Brighton to have new cycle route along Ditchling Road

Posted On 13 Aug 2013 at 1:04 pm

A cycle lane is being planned to run alongside a mile and a half stretch of Ditchling Road in Brighton.

The proposed cycle lane is intended to improve links between Brighton and the South Downs National Park.

The Department for Transport (DfT) has awarded Brighton and Hove City Council £337,000 towards the project which will also include lowering the speed limit along Ditchling Road.

The cycle lane will be a gravel path to be shared with pedestrians and, at the northern end, will cross Coldean Lane and lead to and from Stanmer Park.

The Medical

The DfT money is part of a £5 million pot of “Linking Communities” funding awarded to the council, the national park and East Sussex County Council and West Sussex County Council.

The money is to spent improving access to the national park by creating a network of cycle routes.

The Ditchling Road proposal has already attracted £100,000 from the Local Sustainable Transport Fund.

Councillor Pete West

Councillor Pete West

The council wants to make it easier for people to travel between Brighton and Hove and the national park on foot and bike and by bus.

People living in and around Ditchling Road are to be consulted about the proposals which the council said would also benefit the many runners who use the route.

Councillor Pete West, the chairman of the council’s Environment, Transport and Sustainability Committee, said: “This new safe and attractive route would complement our improving city cycle network and help meet the growing demand for cycling from people of all ages particularly children.

“What a wonderful way for them to get out to our fantastic new national park.

“We also anticipate that these proposals will have a positive impact on reducing speed and, crucially, road casualties in the area.”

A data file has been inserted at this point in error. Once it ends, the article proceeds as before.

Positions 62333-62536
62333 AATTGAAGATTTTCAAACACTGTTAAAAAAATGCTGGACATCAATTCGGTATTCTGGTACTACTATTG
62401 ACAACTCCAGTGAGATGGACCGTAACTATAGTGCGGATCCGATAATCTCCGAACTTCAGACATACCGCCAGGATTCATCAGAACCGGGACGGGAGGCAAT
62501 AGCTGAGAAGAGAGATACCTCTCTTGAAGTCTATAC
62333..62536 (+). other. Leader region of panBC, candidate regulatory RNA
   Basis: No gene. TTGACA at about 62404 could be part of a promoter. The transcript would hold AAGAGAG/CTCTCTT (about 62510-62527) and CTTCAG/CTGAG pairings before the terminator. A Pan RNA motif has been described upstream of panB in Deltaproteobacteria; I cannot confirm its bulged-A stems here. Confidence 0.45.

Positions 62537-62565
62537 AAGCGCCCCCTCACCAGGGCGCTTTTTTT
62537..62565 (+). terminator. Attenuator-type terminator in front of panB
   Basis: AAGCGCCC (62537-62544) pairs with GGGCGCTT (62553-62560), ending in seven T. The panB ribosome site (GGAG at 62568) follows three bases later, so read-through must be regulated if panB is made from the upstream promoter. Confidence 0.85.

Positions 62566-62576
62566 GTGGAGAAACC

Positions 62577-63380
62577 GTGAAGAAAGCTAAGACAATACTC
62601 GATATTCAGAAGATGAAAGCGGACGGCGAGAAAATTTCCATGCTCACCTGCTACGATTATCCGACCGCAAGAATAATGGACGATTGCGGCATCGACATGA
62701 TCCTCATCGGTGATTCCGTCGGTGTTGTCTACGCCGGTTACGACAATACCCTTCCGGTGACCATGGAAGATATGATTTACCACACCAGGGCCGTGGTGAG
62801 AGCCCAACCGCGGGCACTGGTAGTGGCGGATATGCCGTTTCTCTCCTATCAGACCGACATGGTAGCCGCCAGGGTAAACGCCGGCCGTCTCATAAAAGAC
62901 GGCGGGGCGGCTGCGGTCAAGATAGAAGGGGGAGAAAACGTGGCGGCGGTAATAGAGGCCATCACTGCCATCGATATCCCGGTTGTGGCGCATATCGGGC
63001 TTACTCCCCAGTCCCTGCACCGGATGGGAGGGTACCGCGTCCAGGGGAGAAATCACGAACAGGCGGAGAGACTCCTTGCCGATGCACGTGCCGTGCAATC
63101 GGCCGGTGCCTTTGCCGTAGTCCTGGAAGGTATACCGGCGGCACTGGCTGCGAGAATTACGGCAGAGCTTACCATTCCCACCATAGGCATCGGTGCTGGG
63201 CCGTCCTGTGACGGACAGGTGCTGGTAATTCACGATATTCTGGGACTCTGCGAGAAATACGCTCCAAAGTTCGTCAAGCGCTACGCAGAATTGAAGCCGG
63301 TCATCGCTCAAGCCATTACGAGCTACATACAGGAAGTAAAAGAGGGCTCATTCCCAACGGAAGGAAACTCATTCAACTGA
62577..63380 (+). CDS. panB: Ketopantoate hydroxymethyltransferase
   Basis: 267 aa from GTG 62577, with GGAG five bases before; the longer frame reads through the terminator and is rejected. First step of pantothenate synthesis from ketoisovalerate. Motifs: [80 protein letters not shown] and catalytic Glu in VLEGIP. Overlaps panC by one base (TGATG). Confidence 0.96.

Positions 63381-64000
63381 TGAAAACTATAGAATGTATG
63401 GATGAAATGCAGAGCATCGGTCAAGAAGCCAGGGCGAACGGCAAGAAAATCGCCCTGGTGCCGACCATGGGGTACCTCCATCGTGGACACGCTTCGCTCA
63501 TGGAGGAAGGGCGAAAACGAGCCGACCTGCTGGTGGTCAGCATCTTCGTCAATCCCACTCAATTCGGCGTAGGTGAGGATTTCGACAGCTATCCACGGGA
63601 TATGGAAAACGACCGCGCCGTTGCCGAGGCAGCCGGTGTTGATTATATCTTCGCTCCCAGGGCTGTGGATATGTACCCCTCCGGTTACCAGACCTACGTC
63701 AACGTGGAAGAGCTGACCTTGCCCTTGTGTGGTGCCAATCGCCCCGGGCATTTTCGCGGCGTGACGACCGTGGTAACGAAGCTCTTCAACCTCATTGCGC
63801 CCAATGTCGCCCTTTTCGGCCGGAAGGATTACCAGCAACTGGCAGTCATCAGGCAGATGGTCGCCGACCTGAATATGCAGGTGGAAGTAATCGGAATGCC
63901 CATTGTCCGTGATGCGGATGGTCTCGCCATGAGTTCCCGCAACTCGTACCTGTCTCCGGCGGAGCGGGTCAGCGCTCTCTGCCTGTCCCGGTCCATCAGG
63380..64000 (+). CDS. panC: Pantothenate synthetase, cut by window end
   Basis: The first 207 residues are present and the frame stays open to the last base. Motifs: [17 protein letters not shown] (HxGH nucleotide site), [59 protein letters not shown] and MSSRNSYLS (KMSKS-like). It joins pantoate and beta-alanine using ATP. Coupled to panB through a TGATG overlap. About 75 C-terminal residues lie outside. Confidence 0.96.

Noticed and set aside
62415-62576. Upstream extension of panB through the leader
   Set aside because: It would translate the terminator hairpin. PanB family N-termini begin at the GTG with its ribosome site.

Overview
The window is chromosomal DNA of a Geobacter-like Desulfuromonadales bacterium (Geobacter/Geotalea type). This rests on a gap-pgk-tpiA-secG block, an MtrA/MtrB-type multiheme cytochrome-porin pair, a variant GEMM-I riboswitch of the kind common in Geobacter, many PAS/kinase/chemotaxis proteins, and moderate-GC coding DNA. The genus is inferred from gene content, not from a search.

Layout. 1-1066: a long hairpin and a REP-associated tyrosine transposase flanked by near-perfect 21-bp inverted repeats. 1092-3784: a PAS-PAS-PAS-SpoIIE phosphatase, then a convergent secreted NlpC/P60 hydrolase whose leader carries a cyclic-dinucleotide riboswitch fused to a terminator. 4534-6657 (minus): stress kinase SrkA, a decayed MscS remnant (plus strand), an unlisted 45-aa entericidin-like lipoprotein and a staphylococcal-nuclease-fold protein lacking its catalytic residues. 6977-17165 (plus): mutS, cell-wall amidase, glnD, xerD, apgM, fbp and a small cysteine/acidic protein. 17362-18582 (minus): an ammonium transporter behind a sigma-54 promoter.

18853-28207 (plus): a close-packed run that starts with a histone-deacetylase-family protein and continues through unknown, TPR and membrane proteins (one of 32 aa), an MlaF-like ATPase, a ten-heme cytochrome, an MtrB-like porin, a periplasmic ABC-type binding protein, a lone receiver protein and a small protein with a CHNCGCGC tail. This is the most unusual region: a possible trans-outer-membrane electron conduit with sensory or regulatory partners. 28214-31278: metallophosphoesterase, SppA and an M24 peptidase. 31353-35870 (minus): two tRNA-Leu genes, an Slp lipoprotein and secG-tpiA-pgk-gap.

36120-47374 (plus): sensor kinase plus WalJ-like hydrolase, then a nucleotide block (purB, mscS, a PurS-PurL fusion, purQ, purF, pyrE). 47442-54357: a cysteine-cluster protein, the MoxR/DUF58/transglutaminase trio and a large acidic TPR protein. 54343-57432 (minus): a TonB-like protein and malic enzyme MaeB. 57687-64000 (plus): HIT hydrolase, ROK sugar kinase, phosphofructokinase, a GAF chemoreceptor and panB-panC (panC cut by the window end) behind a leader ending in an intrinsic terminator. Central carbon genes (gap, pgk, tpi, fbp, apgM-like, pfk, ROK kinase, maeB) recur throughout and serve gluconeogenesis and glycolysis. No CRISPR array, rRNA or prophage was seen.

Trevor Beattie, chief executive of the South Downs National Park Authority, said: “This is a great success for the South Downs National Park and for all those who love to walk or cycle through it.

“The South Downs is England’s most visited and most densely populated National Park and this investment is designed to provide a high-quality cycling experience for cyclists of all abilities and to complement and give access to the existing network of advisory and off-road routes.

“The national park authority has many plans to create new and safer routes, both for commuters and for people cycling for pleasure.

“Now we have the money to put those plans into practice.

“We will be working closely with the local highways authorities and other organisations to take full advantage of this major new funding.”

The council’s consultation starts next Monday (19 August) and runs until Sunday 8 September.

To take part, visit www.brighton-hove.gov.uk/ditchlingroadSDNP or call the transport planning team on 01273 290487 for more information.

 

  1. Mr&Mrs D Brownjohn Reply

    Dear Sir/Madam
    I,ve just received through the post a letter from you asking what our views are regarding our area including ditchling road and hollingdean about putting in 20mph
    zones,I am quite in favour of the 20mph around schools and important areas,but as you sound as though you’ve already made up your mind as always, it just makes me
    more annoyed with your policys.Do any of you ever think about the elder generation
    who just cannot get on their bikes, some of them just manage to walk short distances,
    in contant pain, cannot be bounced up and down on busses so their motor car is the
    only way to get from A-B, but I dont think you care at all.
    Anyway as in the past you will not take a blind bit of notice.Don&Anthea Brownjohn 73-&74 pastb walkers& cyclists

  2. andrew white Reply

    another policy that whilst may seem good on a piece of paper will result in considerable disruption elsewhere. what about the traffic congestion caused by cars looking for other routes into and out of town. they cant use the lewes road at peak times due to the bus lanes etc. what about the potential accidents that will be caused by animals wandering around without control and the dangers of cyclists and motorists deciding on using the same piece of road and pedestrians being endangered by cyclists riding recklessly in and outside of cycle lanes. surely someone can think of ways to counter these ideas so as to ensure that both residents and visitors to town can travel safely and efficiently. where are the park and ride schemes, what about older people with mobility problems, we aren’t all cycling fanatics. what about dog walkers. my list is endless !

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